Industry, some foundation and even government-supported research grants sometime come with strings attached. Even if they didn’t, the results of paid research into complex issues are generally not conclusive and can be helpful in stimulating dialogue, if it’s matched by research initiatives funded by donors with different perceptions. Bad, or mediocre research funded by advocates, like speech, shouldn’t be countered by censorship, but by efforts to execute better research and by initiatives to provide to policymakers and the public with countervailing views and analysis to generate dialogue and debate.

I am not a purist. There is no chance in hell that the basic system of what I call advocacy grants and gifts now in existence will end. But public policymakers should insist on transparency as to funding sources and research methodology. Key advocacy studies likely to affect public sentiment and decision maker views concerning replacement fuels and gasoline should be granted, at least some form of even informal refereed reviews. If I could figure out an easy way to do it, I would define alternatives that would provide some reasonable equivalency concerning research funding. They would assure Americans that all key replacement fuel options are examined fully and are compared to gasoline. The research on replacement fuels should not be submerged by foreign nation or internal U.S. oil interest funding. But I don’t get paid enough nor am I smart enough to think this one through, at least until the next column. Maybe you can help me? Paraphrasing my favorite oil scholar, Socrates, unexamined studies funded without independent review, only by the oil industry or its Middle East friends and colleagues, are often not worth having or debating. Peace.

What the world needs now is land (and honesty) to get to replacement fuels

poisonI had the good fortune to meet and work a bit with Dr. Edwin Land, the inventor of the Polaroid camera. We were both on an informal poverty task force created by President Kennedy. I always admired Land. Throughout his life, his comments were always thought-provoking. His suggestion that “politeness is the poison of collaboration” really challenged, and continues to challenge, many of the facilitation and leadership gurus and practitioners who sometimes seem to have invented linguistic anti-depressants. Translated: don’t get angry, hold your tongue, mind your manners, mute some of your views or make them sound less critical, try to be nice and likeable, move toward a win-win situation, compromise and, if you get intense, take a break and go out for a while. Have a beer?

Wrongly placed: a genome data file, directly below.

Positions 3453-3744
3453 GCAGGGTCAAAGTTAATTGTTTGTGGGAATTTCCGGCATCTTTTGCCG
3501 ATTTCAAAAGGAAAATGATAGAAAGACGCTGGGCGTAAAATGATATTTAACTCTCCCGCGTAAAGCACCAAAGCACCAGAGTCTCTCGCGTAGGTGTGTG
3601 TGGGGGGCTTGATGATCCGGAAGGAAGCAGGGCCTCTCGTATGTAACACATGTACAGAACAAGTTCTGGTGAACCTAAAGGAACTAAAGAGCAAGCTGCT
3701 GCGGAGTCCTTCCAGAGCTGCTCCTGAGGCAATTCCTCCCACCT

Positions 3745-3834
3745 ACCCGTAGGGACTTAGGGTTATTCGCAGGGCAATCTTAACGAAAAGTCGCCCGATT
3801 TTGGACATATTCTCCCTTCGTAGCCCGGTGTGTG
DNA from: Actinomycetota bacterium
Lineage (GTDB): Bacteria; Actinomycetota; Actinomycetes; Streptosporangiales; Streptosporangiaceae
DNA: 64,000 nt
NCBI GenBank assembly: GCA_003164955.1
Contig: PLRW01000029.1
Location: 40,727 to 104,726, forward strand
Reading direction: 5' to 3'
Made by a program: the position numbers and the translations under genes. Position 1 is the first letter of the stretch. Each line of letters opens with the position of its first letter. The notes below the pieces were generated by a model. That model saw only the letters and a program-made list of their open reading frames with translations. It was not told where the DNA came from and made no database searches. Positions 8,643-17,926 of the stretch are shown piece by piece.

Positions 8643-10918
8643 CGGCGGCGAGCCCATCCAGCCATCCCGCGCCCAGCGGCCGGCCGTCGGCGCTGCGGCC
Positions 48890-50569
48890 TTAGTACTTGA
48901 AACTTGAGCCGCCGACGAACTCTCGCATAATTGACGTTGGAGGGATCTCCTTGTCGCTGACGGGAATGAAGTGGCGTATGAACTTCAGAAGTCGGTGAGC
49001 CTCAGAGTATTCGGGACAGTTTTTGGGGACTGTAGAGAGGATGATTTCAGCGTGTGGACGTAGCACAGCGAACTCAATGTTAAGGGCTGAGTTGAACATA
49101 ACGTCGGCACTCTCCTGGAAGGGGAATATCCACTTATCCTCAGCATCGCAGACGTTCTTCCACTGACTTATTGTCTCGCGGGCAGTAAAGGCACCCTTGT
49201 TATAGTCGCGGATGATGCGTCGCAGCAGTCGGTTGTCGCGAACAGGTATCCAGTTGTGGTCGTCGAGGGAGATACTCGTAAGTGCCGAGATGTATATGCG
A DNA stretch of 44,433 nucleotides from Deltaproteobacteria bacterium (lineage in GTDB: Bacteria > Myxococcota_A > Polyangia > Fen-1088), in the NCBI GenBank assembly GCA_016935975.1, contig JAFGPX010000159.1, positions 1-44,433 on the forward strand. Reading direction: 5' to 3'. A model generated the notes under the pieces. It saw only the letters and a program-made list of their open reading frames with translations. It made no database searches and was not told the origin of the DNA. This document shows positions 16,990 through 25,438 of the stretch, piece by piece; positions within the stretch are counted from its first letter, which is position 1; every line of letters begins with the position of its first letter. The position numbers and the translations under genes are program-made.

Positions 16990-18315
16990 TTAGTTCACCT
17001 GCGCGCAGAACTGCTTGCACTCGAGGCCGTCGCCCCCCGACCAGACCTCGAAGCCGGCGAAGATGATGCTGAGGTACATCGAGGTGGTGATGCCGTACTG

Times have changed, but only a bit, since Land died in the early nineties. Many participants still go into a collaborative and/or facilitative policy process with squeamishness about being direct and honest about their concerns. Because of this fact, it takes many sessions, rather than a few, to get real, difficult issues on the table and achieve a real meaningful and honest dialogue. Bonding and game playing (real and surreal) are often seen as more important than advocacy as well as early substantive dialogue. There is often little chance to compromise because the people at the table compromise their own views before they speak. They want to be polite. We don’t really know what they really think. Building collaboration in the hands of a facilitherapist (my own word), is regrettably, at times, using everyone’s favorite term, an existential threat. It makes collaborative victories, frequently short-term ones, in light of the fact that underlying disputes and tension were not given an airing.

With this as context, let’s look at key policy and behavioral issues now confronting the nation, concerning the harmful link between gasoline, the economy and social welfare, and the environment, particularly greenhouse gas (GHG) emissions and other pollutants. As relevant, let’s also think about why it’s been so tough to move toward replacement fuels for gasoline, even though such options would benefit consumers and the nation.